Sales of the Tesla Model X have largely been a disappointment.

The Tesla Model X Is Not Selling Despite America’s SUV Craze, And Musk Has Taken The Blame

There is no denying that the Tesla Model X is in trouble. Amid the United States’ current SUV boom, Tesla’s midsize SUV has ranked consistently low compared to its competitors. With some problematic technology, a price that is deemed too high and a design that is far too complicated, even Tesla CEO Elon Musk admitted that the EV maker miscalculated when they came up with the Model X.

According to a Bloomberg report, the Model X’s over-complicated design could be one of the reasons why the luxury SUV has not really made an impact since being launched to the market. According to Michelle Krebs, an analyst for Autotrader.com, the Model X has eventually evolved into a vehicle with a pretty bad reputation.

“Luxury SUVs are really hot right now, and the Model X should have been a big hit and broadened Tesla’s audience. You don’t hear a lot of buzz about the Model X, and when you do, it’s the negative stuff.”

The technology issue with the Model X has been admitted by Musk himself, who stated in a previous earnings call that the decision to stuff all the latest technology and features in the luxury SUV was a “terrible strategy.” Consumer Reports director of automotive testing Jake Fisher has stated that in the case of the Model X, Tesla has simply overreached, so far that the carmaker ended up making an SUV that does not do things that vehicles of its class are expected to do.

“SUVs are popular because of utility, and this is an SUV that doesn’t have a lot of utility. The X was a big science experiment to say, ‘How far can we go?’ And they went too far.”

Overall, the Model X ultimately became a hard lesson for Tesla to learn. In a particularly candid tweet, Elon Musk stated that in the case of the Model 3, Tesla would be producing the simplest variants of the vehicle first, before offering AWD options and other features that would make the mass market EV more complicated.

“To start with, we’re making the simplest Model 3 first, like we did with S. Didn’t do it with X, because I was an idiot.”

While much of the fault lies in Tesla itself, Autoweek stated that the SUV market is partly to blame for the Model X’s poor sales performance as well. After all, SUVs are, at least in theory, vehicles that are supposed to be able to take their passengers on and off the road. Thus, the idea of a fully electric SUV might still be far too drastic for many potential buyers.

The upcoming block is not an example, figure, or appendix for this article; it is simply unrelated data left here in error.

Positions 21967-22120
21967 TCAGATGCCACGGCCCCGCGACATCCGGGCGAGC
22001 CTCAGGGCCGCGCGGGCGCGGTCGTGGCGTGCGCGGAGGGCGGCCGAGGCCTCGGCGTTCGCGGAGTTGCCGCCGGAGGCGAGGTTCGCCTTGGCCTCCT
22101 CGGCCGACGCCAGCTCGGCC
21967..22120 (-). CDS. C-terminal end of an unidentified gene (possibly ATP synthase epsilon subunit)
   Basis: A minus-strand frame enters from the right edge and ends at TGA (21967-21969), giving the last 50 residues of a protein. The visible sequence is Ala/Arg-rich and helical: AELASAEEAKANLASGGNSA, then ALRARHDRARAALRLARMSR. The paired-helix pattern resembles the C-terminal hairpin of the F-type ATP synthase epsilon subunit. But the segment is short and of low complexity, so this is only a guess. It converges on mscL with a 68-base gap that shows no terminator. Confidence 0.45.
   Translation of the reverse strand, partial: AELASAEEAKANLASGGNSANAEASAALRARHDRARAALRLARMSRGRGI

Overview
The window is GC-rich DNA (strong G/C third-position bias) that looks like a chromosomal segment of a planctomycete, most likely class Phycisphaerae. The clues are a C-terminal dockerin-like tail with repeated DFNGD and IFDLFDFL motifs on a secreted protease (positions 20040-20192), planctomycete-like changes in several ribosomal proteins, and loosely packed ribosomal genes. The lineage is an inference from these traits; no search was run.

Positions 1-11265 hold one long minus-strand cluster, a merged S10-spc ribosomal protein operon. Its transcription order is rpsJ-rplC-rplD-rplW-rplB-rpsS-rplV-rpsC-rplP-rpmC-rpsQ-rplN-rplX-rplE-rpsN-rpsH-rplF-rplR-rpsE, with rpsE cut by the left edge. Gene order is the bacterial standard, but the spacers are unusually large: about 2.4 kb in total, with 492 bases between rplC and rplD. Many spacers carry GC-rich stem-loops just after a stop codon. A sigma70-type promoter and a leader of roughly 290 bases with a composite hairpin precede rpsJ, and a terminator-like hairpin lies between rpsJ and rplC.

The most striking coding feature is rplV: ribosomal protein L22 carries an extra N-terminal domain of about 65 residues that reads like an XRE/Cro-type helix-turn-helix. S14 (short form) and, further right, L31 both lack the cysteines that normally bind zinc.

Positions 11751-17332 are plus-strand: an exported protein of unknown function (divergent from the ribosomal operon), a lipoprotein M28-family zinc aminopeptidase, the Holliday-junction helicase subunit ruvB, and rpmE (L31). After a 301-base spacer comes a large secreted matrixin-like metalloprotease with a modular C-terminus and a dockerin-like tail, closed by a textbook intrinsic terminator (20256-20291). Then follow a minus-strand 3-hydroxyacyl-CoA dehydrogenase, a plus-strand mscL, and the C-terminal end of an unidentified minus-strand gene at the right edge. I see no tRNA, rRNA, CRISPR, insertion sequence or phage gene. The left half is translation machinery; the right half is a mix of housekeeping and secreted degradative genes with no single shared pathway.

Apart from this, the Model X is currently the only mass-produced all-electric SUV, making it pretty much a niche product at best. Since being released to the market, the Model X has garnered mostly negative reviews from consumers, with many stating that some of the vehicle’s most novel features, such as its Falcon Wing doors, were unnecessary and counterproductive. While the doors are no doubt eye-catching, they do make it practically impossible to load things on the roof of the vehicle. Such a feature, of course, is widely considered basic among SUVs.

Despite its weak sales and its damaged image, however, the Model X continues to improve thanks to Tesla’s over-the-air upgrades. Thanks to these constant updates, a Consumer Reports survey held last December has found that 88 percent of Model X owners would likely purchase the vehicle again, a number which is impressive considering the luxury SUV’s notorious reputation. Overall, the Model X would most likely serve as a lesson for Tesla, and its lack of success in the SUV market would definitely make the EV maker far wiser in the future.

[Featured Image by Tesla]

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